The leaders would prefer to address themselves nationally to these constraints, unaided. ‘Language is a manifestation of social cohesion, and education must be based on a society’s own interpretation of its future needs; the language in education is far too important to natural development to be directed by visiting experts.’*2. And yet, the efforts that have so far been made to determine a language policy for Namibia appear to have had a Euro-centric orientation. An instance of this was the Seminar on Language and Education in Namibia convened by the International African Institute in London on 29 June 1978 at the London School of Economics. Apart from an introductory appeal to the Seminar by Shapua Kaukungwa, the SWAPO (South West Africa People’s Organization) representative in London ‘to consider the provision of facilities for training Namibian students, and (to consider) how best the education system in a free Namibia could be designed to facilitate the use of English as Namibia’s common language, both for the purpose of national unity and (for) ease of communication with the outside world’, the SWAPO participants remained at the periphery of the discussion, while the initiators and prime movers of ideas were non-Namibians. The consensus of opinion was that English language teaching and training programmes should be formulated bearing in mind the eventual transposition of techniques and materials to an evolving educational system.*3.

This anticipates a system patterned along European lines. One would not like to question the altruism of this approach, but would like to ask whether this is based on pragmatic considerations rather than on theory, which may not have much relevance to Namibia.

For instance, would the political leaders of Namibia envision, in the short term at any rate, an industrialized society for Namibia without the wherewithal, either in local manpower or in capital, to sustain the system?

The seminar also let it be known that the use and development of Namibia’s local languages, while perhaps a matter for eventual consideration, was felt to be of SECONDARY (emphasis added) concern. One detects a certain reluctance on the part of decision makers to grasp the nettle of multilingualism at this stage.  In Professor Mubanga Kashoki’s words, “Africans have been psychologically conditioned to believe that only European languages are structured to aid development”.*4. Besides, some of the African educationists who have been academically baptized in European waters remain staunch believers in metropolitan languages, if only for self-preservation. Clearly, this is as pernicious a residual effect of the colonial system as any.

1.3.Specific Constraints

A possible breakdown of the specifics can be as follows:

1.3.1 Sociological
1.3.2 Pedagogical
1.3.3 Administrative
1.3.4 Economic

1.3.1 Sociological

SWAPO’s decision to adopt English, as the official language of Namibia, as one that is apt to have far-reaching social consequences, has to be looked at in the cold light of reason. It is axiomatic that a common language can become the corner stone of national unity. Conversely, a plethora of languages in a given situation lends itself to social cleavage. This is a compelling argument. The question is, can a language that is alien to the indigenous cultures prevent social cleavage and sustain the edifice of national identity for as long as the local languages continue to be used among the mother-tongue speakers at the social and traditional economic levels, as surely they will be. In all likelihood, would not this super-imposed language create further cleavage not only by its inherent exclusiveness, which accentuates competition, but also its relative lack of utility at the grassroots level?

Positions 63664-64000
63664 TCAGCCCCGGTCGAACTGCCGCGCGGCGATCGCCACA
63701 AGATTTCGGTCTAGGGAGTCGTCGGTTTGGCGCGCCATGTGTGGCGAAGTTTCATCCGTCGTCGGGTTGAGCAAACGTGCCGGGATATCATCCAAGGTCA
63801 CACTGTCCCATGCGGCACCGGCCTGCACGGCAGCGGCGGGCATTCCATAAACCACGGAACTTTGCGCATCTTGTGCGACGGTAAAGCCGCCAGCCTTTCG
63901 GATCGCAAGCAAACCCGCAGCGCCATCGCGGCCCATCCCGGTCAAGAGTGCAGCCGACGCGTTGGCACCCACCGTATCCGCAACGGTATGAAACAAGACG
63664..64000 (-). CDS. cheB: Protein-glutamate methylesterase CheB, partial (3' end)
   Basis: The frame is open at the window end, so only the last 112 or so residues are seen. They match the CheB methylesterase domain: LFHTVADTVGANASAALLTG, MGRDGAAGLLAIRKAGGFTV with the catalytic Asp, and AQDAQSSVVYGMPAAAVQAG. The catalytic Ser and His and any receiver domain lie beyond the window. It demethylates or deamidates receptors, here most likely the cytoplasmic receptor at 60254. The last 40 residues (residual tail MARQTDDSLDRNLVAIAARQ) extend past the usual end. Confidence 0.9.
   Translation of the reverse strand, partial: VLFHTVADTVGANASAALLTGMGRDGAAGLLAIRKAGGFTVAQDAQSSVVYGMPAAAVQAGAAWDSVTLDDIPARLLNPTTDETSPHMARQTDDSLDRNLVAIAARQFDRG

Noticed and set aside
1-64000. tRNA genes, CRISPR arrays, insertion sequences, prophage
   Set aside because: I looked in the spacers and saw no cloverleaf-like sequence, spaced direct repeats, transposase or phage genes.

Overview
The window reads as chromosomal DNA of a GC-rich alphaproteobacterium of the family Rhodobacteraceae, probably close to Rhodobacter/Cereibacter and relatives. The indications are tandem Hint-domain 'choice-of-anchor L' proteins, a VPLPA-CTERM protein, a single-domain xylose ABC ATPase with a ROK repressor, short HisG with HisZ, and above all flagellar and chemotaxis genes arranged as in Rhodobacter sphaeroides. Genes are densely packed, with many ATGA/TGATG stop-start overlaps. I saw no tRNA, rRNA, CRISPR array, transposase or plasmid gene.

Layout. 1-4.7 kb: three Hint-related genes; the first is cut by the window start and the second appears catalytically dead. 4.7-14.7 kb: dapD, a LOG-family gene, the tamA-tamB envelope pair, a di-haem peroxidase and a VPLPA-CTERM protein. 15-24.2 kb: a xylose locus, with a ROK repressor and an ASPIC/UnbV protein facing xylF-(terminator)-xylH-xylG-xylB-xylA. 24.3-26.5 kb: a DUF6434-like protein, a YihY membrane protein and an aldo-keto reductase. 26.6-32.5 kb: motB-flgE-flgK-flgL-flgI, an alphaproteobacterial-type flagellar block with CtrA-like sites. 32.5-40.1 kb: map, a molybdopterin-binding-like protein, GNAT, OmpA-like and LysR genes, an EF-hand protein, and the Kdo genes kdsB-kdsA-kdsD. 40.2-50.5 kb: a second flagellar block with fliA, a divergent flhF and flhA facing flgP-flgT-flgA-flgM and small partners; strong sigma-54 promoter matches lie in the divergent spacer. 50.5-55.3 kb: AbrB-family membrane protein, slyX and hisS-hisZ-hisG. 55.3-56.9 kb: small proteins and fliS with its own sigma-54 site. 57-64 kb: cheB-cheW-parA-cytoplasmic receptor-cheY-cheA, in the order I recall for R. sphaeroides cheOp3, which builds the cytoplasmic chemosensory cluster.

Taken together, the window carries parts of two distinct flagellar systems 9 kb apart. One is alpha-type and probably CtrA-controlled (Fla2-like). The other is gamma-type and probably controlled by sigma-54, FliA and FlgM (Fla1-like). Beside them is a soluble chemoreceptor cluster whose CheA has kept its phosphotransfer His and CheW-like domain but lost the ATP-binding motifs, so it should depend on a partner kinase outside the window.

The Indian experiment proved this point. When India became independent, Macaulay’s legacy of English as a medium of instruction (not unlike the much more recent ‘legacy’ of Afrikaans in Namibia) was already a hundred years old. That had only helped to separate the ‘educated’ from the rest of the masses. So, the Indian intellectuals argued for ridding the society at a certain level of its infatuation for English. Gandhi complained that because of the time taken to learn English, the standard of attainment in everything else was ‘pitifully inadequate’. The Punjab University Enquiry Committee of 1932-33 drew attention to the time spent on English at the expense of the vernaculars and concluded that ‘a large proportion of pupils were unable to think and write clearly in any language’. Most of the evidence available since does seem to indicate that children taught in a foreign medium are at a disadvantage compared with those who learn in their mother tongue.*5.

Clearly, there was need for an Indian medium in education and in public life. But which of the several Indian languages would fill this need? There were two forces pulling in different directions. One was the logical urge to have a strong central establishment for holding together the disparate state units. The other was the centrifugal claim by different and fairly well defined linguistic areas, which if given free play could lead to ‘Balkanization’ (very similar to the projected fragmentation of South West Africa by its colonial powers, aided and abetted by Odendal and his ilk). These two forces were reconciled by a political compromise. English, the language of colonial dominance, was allowed to continue as the link language.

But this was fraught with dangerous socio-economic consequences. It perpetuated a small English-knowing elite, largely urban, who clamoured for a policy of keeping education, as one commentator put it, ‘in a linguistic polythene bag’.